July Credit Update

Monthly Commentary

August 07, 2019

The rally in credit spreads continued in July as the strong technical backdrop resumed, underpinned by overseas demand for IG credit, robust inflows into high grade funds and light dealer inventories. Central bank policy and the resulting reach for yield fueled a risk-on environment that outweighed the macro risks, including recessionary fears, the escalation of trade wars and earnings softness. The Fed delivered its 25 basis point (bp) rate cut (the first cut since 2008) on the last day of the month just as trade tensions escalated, notably the threat of a 10% tariff on the remaining $300 billion of China imports. Investor sentiment turned more negative after the tariff headlines, but the impact on IG spreads was relatively contained and the widening that did occur spilled over into August. Global yields continued to drop and the amount of negative yielding debt increased to a record of $14 trillion. This tug of war between yield-starved investor demand for credit on one hand and macro weakness on the other will continue to be a source of volatility. Fundamentally, late cycle signals like flatter yield curves, increased volatility and high corporate leverage should remain a concern. Furthermore, the credit market has undergone fundamental changes since the start of the cycle: Dealers’ ability to add risk and absorb volatility has been severely hampered by regulatory constraints, corporate leverage is at all-time peak levels of 2.53x net debt/EBITDA, the size of the credit market has nearly tripled, and the downward ratings migration has been notable with BBBs now accounting for almost half of the IG credit universe.

Stable Yields and Tighter Spreads:

Credit Index OAS of +103 was 6 bps tighter while the index yield of 3.09% was unchanged

Source: Bloomberg Barclays

Yield Grab:

Market value of Negative Yielding Bonds grew to $14 trillion

Source: Bloomberg

Credit Index of $6.6 trillion is 31% of GDP. BBB’s as a % of GDP is 15%

Source: Bloomberg

IG Credit Market has experienced massive growth and downward ratings migration with BBB’s accounting for almost half the index.

Source: Bloomberg

Dealer Inventories are a Fraction of What They Were Pre-Crisis: Liquidity has been hampered by regulatory changes.

Source: Bloomberg

A Lackluster Quarter:

Actual and expected Q2 earnings growth for IG universe

Note: 2Q19 based on the actual results when available and consensus estimates otherwise
Source: BofA Merrill Lynch Global Research, FactSet

2Q Earnings Growth by Sector

Note: 2Q19 based on the actual results when available and consensus estimates otherwise.
Source: BofA Merrill Lynch Global Research, FactSet

Index Performance

The credit index OAS of +103 bps over Treasuries tightened 6 bps on the month, bringing spreads closer to the cycle tights of +81 reached in February 2018. Stable Treasury yields and tighter spreads resulted in positive total and excess returns of 0.52% and 0.59%, respectively. The total return of the IG credit index stands at 9.92% YTD, its strongest return since 2012. Best performing sectors were diversified manufacturers (-12, led by GE), life insurers (-12), and utilities (-11).

California utilities EIX and SRE outperformed after AB1054 passed earlier in the month. The legislation provides a mechanism for utilities to recover wildfire costs in a more timely manner via a $21 billion insurance fund (half to be contributed by ratepayers and half by the utilities). Additionally, the strict liability standard could be moderated by a more reasonable standard in conjunction with a safety certification process. While shifting the burden of proof away from the utilities is positive on paper, the practical applicability remains untested. The bill’s passage overall is a big step towards mitigating the impacts of wildfire exposure and as a result, EIX’s holdco ratings were affirmed at low investment grade by all three rating agencies.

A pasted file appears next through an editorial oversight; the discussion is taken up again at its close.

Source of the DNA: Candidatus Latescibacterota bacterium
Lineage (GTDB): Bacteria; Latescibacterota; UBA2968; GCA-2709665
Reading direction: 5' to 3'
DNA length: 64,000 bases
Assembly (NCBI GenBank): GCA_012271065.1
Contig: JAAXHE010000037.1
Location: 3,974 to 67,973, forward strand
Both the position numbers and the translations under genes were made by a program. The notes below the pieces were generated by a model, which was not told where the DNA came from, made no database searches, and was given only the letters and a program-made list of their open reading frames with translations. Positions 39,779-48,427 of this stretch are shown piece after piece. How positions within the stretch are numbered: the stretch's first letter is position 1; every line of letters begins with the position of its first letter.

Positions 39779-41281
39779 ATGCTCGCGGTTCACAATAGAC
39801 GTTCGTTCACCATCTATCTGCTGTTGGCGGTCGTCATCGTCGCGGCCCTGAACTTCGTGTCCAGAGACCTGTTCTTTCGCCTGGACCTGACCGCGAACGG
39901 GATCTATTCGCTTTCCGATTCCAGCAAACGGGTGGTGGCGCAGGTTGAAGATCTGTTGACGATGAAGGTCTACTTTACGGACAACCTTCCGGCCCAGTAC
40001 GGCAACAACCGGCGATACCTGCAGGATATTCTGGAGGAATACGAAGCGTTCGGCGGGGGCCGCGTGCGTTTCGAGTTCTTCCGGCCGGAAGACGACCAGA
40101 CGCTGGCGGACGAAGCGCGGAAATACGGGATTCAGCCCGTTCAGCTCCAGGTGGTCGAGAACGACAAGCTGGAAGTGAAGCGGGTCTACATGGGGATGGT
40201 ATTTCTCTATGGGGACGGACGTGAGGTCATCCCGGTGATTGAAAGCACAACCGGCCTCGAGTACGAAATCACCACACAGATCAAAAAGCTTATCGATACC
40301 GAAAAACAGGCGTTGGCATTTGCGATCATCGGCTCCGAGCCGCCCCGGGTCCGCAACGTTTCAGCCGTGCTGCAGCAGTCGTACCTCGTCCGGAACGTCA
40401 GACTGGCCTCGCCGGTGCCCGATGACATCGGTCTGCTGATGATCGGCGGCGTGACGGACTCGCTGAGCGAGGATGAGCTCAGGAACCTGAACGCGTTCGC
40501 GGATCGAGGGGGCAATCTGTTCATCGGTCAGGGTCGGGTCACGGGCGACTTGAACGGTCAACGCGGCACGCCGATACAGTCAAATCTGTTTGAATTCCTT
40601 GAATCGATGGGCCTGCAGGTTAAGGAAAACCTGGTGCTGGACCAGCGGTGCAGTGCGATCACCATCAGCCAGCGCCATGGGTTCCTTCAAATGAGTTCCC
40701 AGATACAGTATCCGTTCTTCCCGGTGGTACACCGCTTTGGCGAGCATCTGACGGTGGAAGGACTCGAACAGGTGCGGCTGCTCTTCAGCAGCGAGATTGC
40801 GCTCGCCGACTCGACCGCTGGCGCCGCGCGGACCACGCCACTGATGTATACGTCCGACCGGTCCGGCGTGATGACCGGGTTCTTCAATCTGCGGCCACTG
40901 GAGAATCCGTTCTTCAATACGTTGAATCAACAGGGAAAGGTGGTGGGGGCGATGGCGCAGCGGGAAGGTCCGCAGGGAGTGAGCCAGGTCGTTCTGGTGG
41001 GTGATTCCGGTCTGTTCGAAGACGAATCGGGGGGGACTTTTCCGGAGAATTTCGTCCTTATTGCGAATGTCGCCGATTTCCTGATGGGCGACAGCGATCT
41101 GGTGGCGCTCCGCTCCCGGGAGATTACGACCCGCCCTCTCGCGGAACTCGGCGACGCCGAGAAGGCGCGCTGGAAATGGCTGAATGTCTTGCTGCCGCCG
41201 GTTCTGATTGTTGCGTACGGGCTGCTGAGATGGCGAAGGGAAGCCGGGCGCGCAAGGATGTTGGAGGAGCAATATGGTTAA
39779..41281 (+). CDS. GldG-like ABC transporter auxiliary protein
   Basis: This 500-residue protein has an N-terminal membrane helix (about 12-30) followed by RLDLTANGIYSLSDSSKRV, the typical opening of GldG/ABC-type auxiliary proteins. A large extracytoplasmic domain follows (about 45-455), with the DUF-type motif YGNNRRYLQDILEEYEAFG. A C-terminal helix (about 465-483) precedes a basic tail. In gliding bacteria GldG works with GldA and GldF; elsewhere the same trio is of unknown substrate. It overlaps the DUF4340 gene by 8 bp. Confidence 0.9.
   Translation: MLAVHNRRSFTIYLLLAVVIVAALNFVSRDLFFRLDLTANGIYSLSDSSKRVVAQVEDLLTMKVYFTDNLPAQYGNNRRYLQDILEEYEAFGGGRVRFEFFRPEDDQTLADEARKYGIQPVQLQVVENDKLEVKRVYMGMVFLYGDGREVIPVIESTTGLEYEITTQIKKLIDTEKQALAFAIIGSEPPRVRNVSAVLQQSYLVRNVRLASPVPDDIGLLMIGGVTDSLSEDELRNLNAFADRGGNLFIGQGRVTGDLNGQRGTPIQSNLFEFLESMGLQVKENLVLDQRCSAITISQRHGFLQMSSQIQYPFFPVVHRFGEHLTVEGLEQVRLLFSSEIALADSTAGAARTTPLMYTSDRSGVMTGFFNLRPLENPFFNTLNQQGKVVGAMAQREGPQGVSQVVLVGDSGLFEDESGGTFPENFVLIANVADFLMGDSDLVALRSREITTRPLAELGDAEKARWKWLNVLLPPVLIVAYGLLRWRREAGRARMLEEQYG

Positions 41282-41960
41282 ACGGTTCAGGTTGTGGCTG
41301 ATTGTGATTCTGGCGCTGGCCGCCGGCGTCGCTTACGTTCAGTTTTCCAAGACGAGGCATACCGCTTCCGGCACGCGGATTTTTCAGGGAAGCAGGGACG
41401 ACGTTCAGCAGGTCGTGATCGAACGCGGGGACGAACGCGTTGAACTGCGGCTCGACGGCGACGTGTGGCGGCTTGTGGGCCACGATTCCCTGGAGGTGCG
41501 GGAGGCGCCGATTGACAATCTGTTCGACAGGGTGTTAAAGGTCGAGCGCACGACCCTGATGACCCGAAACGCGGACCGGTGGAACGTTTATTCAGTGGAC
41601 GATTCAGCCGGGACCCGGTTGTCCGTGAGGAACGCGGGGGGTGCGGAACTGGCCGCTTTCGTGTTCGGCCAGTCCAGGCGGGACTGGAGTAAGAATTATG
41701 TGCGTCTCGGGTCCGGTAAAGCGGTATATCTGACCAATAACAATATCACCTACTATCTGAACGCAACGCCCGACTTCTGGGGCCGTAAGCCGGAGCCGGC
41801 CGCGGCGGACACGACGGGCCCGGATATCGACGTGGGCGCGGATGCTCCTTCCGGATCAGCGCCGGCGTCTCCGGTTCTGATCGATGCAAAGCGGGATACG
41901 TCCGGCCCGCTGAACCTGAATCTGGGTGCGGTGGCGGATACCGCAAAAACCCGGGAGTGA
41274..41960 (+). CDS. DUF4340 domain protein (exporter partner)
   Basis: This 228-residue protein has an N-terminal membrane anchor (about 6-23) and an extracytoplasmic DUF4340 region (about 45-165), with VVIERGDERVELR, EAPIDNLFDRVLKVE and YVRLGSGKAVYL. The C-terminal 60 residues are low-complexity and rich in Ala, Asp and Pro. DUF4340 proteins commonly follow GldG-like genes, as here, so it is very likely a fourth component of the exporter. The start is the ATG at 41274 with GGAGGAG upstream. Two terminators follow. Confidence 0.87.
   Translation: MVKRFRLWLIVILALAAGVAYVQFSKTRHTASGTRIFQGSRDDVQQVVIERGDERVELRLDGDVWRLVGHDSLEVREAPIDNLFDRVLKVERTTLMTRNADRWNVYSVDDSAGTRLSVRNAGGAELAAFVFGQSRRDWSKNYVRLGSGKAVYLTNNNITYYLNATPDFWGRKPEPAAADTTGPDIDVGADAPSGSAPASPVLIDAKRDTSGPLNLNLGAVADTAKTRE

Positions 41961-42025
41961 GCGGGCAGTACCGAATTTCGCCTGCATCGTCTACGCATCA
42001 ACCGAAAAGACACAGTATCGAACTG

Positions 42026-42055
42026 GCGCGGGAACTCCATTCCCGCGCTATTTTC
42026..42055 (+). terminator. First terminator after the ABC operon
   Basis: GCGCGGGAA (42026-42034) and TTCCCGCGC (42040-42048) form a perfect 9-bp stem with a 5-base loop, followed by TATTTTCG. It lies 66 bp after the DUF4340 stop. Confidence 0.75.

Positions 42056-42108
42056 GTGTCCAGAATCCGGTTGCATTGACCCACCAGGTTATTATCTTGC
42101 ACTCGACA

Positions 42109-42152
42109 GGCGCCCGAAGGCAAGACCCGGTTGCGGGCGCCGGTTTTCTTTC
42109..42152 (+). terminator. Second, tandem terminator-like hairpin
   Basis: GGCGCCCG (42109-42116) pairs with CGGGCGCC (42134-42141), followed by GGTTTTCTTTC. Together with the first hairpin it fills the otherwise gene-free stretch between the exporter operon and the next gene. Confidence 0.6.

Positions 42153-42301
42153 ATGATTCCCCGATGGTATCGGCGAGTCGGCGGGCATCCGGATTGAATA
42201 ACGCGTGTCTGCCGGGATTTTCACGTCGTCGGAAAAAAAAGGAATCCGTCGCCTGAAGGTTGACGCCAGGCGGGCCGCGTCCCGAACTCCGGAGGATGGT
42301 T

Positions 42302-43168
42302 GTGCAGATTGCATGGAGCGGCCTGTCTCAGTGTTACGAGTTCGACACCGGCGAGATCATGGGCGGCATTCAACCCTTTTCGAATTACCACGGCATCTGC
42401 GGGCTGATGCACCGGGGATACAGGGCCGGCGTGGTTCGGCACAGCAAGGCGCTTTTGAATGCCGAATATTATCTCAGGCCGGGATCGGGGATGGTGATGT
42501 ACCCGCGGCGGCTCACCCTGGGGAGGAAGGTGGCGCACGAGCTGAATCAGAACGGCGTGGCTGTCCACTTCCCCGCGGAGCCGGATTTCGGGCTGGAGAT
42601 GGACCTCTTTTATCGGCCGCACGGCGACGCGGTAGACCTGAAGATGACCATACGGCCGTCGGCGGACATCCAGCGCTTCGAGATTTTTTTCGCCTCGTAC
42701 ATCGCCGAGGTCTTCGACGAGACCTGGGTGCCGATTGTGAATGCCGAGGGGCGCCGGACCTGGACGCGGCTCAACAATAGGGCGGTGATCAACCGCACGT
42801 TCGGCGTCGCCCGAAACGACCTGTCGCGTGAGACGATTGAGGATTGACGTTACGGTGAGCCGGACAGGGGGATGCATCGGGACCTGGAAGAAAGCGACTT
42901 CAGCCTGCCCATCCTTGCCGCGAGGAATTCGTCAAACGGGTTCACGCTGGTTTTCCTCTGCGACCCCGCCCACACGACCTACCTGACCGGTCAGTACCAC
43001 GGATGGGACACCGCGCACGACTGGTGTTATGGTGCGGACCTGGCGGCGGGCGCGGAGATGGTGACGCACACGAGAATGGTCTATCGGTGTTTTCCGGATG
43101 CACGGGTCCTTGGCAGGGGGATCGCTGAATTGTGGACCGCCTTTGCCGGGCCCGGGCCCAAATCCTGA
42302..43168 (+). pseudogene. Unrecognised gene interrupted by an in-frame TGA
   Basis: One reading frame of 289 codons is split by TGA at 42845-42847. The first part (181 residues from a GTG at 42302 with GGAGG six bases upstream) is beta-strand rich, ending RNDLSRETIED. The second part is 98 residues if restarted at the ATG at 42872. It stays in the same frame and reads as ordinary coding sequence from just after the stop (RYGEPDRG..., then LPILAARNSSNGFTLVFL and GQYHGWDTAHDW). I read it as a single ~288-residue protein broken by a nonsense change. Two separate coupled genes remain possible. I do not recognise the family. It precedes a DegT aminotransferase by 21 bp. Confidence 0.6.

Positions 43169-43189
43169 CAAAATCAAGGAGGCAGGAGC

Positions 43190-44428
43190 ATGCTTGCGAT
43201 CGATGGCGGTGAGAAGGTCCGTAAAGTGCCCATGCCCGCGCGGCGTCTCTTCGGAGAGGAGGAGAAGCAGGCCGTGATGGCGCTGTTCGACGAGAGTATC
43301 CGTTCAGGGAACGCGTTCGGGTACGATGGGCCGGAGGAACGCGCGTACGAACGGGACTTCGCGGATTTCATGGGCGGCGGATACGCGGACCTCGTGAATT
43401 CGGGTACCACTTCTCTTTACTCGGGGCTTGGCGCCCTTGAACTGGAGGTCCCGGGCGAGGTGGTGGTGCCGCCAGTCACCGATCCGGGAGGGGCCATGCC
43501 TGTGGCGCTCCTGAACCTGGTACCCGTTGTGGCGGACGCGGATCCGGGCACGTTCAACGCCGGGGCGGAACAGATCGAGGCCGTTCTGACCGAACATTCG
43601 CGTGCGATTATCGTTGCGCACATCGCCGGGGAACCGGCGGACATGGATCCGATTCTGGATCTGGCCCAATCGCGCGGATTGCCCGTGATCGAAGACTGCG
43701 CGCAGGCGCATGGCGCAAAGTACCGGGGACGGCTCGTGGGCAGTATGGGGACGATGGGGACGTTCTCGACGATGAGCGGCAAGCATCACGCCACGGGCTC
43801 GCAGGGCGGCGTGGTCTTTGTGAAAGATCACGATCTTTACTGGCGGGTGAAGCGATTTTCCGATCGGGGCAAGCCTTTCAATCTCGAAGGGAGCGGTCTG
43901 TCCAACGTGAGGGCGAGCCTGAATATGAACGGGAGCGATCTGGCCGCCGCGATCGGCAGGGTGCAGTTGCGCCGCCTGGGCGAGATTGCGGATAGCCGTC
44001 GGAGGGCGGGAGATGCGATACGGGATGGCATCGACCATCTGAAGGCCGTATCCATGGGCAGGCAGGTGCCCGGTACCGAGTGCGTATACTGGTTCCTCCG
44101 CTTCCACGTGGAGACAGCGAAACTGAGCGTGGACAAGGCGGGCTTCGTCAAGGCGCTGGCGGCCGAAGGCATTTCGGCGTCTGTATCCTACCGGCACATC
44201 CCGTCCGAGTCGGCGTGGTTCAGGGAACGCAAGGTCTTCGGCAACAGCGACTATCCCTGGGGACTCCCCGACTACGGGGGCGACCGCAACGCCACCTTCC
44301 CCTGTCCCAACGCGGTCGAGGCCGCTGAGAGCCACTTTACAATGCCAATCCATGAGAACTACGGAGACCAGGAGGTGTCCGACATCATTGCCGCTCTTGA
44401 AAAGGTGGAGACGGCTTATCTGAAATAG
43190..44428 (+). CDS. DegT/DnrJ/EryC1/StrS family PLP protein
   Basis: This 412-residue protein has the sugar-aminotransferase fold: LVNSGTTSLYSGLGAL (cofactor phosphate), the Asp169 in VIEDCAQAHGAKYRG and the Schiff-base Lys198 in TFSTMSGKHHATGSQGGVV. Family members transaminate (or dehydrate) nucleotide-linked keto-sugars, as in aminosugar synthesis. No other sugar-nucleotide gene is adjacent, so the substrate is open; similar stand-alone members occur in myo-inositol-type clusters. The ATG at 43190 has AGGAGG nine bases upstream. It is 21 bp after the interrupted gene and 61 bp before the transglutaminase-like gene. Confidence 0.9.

The worst performing sector in July was independent energy (+6 bps), as both pending supply from the OXY/APC merger and a drop in natural gas prices hurt valuations. Names most exposed to natural gas underperformed as the underlying commodity price has been under pressure. The front contract ended the month at $2.23, a 24% YTD drop, as ~9-10 bcf/d of added supply has outpaced 5 bcf/d of demand growth. Incremental demand for natural gas will come from LNG facilities coming online – 1.3 bcf/d in 2H19 and another 2.6 bcf/d in 2020 – which could help mitigate the imbalance.

July Index Returns

Source: Bloomberg Barclays

July OAS Sector Changes

Source: Barclays Capital

YTD Sector OAS Change

Source: Barclays Capital

July Investment Grade Supply

Attractive funding costs yielded heavy new issue volumes of $101 billion, balanced between industrials ($48 billion) and financials ($53 billion). M&A-related supply was a relatively modest $12.15 billion, comprised of four acquisition related deals, including Boeing ($5.5 billion across six tranches to help fund Embraer joint venture), Total ($4 billion across four maturities to fund asset purchases from Anadarko, 10yrs priced at 78, 30yrs at +93) and Micron Tech ($1.75 million, 10yrs priced at 260). New issue concessions were modest with a few exceptions, namely Boeing, which tapped the market on two other occasions this year, likely to plug the cash burn related to the 737-Max issues. The largest non M&A related deal came from United Health ($5.5 billion across five maturities, 10yrs priced at +80, 30yrs at +110).

IG Monthly Supply

Source: BofA Merrill Lynch Global Research

M&A Related Supply (High Grade)

Source: BofA Merrill Lynch Global Research

Annual M&A Related Supply (High Grade)

Source: BofA Merrill Lynch Global Research

Pipeline of M&A Related Deals

Source: BofA Merrill Lynch Global Research, Bloomberg


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